Wednesday, August 10, 2011
Series in Review: The Steampunk Chronicles by Kady Cross
Series are a tricky thing. I have series that I love as a whole, but an individual book within the series did not impress me. So I am not always sure that reviewing the individual books is fair to the author's vision. However, I do not want to postpone all of my reviews of the books within a series until the end. With those thoughts in mind I decided to start Series In Review. In these postings, I will be looking at more than one book in the series or if possible the entire series at one time.
**This review may contain spoilers for some of the books in the series**
I was not sure if I should put this down as a Series in Review, but I read the prequel as well as the recently released book and I found that my opinion of both were affected by the fact that I had read the other.
Genre: Young Adult, Historical Fiction, Steampunk, Science Fiction
Books Released in Series: The Strange Case of Finley Jayne and The Girl in the Steel Corset
Author Info: Website | Goodreads
Rating: 3 Stars
Downloaded The Strange Case of Finley Jayne from Amazon and The Girl in the Steel Corset picked up in Paperbackswap games.
In A Nutshell:
I read The Strange Case of Dr. Jekyll and Mr. Hyde earlier this year, so I was excited when I learned about The Strange Case of Finley Jayne and eagerly awaited the release of The Girl with the Steel Corset. I would love to say that the wait and the anticipation were worth it, but after finishing both books, I was underwhelmed and even a little frustrated.
My first frustration with the series is that the prequel, The Strange Case of Finley Jayne, seemed irrelevant. Finley Jayne was in the exact same position in the beginning of the prequel as she was in the beginning of The Girl with the Steel Corset--leaving a recent employment after one of the males in the household made unwanted advances to her. Did the people she worked with in the prequel do nothing to help her find employment after she successfully assisted them? And if we (the readers) were going to learn many of the same things about Finley, her situation, and the reasons she has so much trouble keeping employment in the first few chapters of The Girl with the Steel Corset, why have the prequel at all?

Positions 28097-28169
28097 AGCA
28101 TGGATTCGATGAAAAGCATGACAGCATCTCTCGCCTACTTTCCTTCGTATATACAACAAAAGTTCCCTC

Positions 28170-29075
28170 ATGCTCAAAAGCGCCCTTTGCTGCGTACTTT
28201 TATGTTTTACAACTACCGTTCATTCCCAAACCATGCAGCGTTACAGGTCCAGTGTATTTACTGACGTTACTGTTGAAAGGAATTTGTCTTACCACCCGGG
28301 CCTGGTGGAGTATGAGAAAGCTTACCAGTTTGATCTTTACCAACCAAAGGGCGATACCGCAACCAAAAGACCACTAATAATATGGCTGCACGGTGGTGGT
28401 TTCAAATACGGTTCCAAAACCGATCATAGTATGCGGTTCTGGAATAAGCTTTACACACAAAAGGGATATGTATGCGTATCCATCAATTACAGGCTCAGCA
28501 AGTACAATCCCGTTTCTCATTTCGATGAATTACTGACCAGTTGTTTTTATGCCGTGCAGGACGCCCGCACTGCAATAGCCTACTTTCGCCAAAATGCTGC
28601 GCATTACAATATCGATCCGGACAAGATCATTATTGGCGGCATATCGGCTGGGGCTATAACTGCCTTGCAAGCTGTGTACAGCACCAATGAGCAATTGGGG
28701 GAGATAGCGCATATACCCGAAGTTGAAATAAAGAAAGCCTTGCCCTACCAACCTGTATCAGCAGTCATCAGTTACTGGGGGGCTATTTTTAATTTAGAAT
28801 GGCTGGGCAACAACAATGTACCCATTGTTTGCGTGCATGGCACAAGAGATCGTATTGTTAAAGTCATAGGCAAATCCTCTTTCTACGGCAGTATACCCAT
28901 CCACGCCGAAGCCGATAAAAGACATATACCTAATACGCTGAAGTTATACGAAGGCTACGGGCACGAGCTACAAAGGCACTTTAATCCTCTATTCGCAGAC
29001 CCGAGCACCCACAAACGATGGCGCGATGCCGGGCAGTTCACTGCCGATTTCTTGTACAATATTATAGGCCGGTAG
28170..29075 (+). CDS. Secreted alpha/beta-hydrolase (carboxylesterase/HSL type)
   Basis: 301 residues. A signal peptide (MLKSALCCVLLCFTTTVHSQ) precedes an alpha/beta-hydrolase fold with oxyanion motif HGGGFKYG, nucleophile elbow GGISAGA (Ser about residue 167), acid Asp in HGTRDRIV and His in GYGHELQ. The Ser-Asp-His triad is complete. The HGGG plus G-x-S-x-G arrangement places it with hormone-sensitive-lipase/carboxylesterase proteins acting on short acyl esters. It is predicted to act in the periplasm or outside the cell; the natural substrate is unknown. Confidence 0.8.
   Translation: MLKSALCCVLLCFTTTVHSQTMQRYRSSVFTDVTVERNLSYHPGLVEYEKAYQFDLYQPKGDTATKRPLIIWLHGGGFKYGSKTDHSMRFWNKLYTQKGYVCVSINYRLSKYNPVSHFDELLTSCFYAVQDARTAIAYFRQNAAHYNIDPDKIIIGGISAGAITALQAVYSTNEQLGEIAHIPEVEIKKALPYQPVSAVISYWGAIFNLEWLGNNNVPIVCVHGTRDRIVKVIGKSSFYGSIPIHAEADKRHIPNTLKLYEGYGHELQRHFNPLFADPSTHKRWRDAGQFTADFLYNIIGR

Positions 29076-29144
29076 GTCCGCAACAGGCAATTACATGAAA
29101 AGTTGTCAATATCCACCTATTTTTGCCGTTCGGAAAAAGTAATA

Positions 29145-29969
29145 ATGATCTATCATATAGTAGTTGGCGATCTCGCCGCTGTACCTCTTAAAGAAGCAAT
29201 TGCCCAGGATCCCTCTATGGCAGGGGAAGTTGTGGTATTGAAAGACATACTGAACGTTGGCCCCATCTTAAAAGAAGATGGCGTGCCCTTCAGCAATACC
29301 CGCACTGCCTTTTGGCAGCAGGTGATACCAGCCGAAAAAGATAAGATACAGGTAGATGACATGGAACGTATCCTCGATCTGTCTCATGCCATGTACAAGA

My second frustration with the story was that I found most of the characters flat and I did not think they developed much over the course of the story. Emily was the smart one who is physically weak. Sam was the strong one who is easily duped. Griffin is the rich one who everyone looks to for leadership. I saw those characteristics fairly strongly upon first meeting these characters--and very little about my impressions of them changed at the very end of the story.
As the story progressed I expected to see remarkable changes in Finley Jayne considering that she was supposedly integrating her two opposite personality halves into a cohesive whole. Shouldn’t a transformation like that have made a marked change in her personality and character development? But other than a few comments that Finley thought to herself that indicated she was gaining control over her darker half, I did not see that her personality, her conduct, or her character had changed that much after Griffin and she had worked on integrating her two separate halves.
I did love some of the steampunk elements of the story. I love imagining Victorian England with steam-powered vehicles and robots. I cannot even imagine what the world would be like today if they had really made those advances then?
I will probably read the next book in the series when it comes out, but I do not think I will rush out to get it immediately. However, since my favorite parts of this series were the Steampunk elements, I would recommend another Steampunk series (note: these books are not young adult!):
And if you are looking for more books about split personality, I recommend the classic. I loved it!